Aldosterone and prolactin response to exercise in the heat in circumpubertal boys Academic Article uri icon

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abstract

  • Thermoregulatory responses to exercise in the heat, especially sweating pattern, differ between children and adults. To determine whether such differences may be related to hormonal responses and to assess the possible association between this response and physical maturation, three groups of circumpubertal boys cycled at 50% of maximal O2 uptake (three 20-min bouts with 10 min of rest between bouts) in 42 degrees C at 20% relative humidity. On the basis of Tanner staging, 11 were prepubertal (PP), 12 midpubertal (MP), and 7 late pubertal (LP). Water ingestion was encouraged to minimize dehydration. Venous blood was sampled before and immediately after the session. Changes in heart rate, rectal temperature, and percent decrease in plasma volume did not differ among groups. There was no change in plasma osmolality in any of the groups. Resting testosterone concentrations were higher with increased level of physical maturity (PP = 0.4 +/- 0.1, MP = 8.2 +/- 1.9, LP = 13.8 +/- 1.2 nmol/l; P less than 0.05). In all groups, both aldosterone (ALD) and prolactin (PRL) markedly increased after exercise in the heat (ALD: PP = 161 +/- 40 vs. 1,289 +/- 263, MP = 173 +/- 47 vs. 1,245 +/- 153, LP = 250 +/- 76 vs. 1,681 +/- 400 pmol/l; PRL: PP = 8.1 +/- 1.2 vs. 24.9 +/- 4.2, MP = 8.8 +/- 1.0 vs. 22.0 +/- 8.9, LP = 8.4 +/- 0.8 vs. 39.0 +/- 3.6 micrograms/l; P less than 0.05).(ABSTRACT TRUNCATED AT 250 WORDS)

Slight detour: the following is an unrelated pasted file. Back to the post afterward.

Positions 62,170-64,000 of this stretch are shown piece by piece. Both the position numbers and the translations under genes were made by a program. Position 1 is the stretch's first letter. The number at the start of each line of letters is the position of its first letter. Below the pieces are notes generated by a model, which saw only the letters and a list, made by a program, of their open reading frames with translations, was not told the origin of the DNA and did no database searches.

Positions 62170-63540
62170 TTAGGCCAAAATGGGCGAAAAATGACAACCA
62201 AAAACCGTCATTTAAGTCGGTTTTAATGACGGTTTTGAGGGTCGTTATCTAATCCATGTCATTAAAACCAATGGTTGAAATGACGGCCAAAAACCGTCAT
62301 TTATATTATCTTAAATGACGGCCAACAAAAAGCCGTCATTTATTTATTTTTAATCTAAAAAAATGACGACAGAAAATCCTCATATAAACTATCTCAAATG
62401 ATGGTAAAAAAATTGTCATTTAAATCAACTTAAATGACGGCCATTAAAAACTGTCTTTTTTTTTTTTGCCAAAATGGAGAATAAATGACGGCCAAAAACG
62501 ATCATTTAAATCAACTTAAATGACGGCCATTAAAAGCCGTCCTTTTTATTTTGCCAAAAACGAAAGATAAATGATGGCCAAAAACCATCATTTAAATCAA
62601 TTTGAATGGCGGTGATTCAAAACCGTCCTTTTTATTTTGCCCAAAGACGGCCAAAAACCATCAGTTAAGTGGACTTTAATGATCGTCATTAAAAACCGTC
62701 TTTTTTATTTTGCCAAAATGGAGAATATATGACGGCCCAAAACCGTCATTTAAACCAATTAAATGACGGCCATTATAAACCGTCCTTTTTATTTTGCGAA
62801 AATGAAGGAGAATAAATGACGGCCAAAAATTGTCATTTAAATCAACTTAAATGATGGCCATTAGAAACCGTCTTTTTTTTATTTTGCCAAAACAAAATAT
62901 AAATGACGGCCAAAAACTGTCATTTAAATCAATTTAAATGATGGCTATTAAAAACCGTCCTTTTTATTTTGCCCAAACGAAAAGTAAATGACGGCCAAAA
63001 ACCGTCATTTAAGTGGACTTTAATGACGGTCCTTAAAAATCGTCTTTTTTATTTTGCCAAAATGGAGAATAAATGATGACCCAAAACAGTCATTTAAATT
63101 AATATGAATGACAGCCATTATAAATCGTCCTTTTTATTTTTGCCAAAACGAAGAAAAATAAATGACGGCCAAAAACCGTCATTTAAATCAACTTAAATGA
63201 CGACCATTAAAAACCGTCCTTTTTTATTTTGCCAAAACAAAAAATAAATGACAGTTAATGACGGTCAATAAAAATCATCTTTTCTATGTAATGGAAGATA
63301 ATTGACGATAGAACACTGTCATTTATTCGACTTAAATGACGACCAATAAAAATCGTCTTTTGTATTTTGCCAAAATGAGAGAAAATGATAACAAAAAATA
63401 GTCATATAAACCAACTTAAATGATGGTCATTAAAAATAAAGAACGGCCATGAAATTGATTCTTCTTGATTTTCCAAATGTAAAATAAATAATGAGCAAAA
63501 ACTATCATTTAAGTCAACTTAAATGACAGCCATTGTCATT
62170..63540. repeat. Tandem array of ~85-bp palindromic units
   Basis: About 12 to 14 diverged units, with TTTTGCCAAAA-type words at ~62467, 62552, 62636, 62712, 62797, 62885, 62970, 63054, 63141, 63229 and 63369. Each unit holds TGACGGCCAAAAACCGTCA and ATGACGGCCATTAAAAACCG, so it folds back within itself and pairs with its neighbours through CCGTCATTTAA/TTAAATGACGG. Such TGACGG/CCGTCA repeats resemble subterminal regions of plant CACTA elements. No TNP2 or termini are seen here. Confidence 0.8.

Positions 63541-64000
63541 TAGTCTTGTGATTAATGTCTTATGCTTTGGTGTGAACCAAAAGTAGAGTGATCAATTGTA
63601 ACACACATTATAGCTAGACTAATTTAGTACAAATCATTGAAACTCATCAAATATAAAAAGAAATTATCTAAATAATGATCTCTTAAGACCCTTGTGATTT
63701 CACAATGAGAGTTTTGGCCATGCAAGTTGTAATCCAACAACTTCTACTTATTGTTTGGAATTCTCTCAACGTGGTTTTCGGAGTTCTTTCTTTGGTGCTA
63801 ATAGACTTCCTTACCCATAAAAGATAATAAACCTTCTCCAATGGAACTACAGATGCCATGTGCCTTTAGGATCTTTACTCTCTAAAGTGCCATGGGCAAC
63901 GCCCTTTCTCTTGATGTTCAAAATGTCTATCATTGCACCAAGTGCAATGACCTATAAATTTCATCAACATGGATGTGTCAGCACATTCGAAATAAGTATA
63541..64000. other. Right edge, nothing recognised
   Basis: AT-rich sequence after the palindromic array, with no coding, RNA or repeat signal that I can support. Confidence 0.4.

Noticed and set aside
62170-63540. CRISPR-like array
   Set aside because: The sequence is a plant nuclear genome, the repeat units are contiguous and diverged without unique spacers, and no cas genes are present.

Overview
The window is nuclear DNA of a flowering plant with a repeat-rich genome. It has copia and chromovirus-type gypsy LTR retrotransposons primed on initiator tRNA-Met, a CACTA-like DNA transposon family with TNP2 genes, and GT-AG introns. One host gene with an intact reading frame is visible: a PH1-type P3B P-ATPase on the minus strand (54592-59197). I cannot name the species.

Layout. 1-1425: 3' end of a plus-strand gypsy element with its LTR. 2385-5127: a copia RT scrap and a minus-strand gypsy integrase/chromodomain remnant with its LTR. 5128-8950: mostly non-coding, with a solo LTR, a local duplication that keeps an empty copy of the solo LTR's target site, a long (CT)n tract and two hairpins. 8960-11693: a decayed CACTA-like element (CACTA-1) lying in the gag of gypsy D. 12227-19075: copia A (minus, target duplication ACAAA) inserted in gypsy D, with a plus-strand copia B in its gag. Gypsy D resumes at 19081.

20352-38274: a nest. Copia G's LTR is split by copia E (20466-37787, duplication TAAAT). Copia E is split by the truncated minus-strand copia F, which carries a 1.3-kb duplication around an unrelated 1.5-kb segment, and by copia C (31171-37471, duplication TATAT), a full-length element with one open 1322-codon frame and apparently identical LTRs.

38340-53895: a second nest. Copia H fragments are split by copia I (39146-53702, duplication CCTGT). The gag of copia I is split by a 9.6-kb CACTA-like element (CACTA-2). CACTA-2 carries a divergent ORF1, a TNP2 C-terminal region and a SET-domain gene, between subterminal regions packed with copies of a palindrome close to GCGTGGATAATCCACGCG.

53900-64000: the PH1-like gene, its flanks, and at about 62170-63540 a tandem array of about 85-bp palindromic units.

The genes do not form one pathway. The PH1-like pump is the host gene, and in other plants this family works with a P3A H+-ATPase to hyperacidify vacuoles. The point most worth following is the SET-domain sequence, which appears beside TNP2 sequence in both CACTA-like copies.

publication date

  • November 1991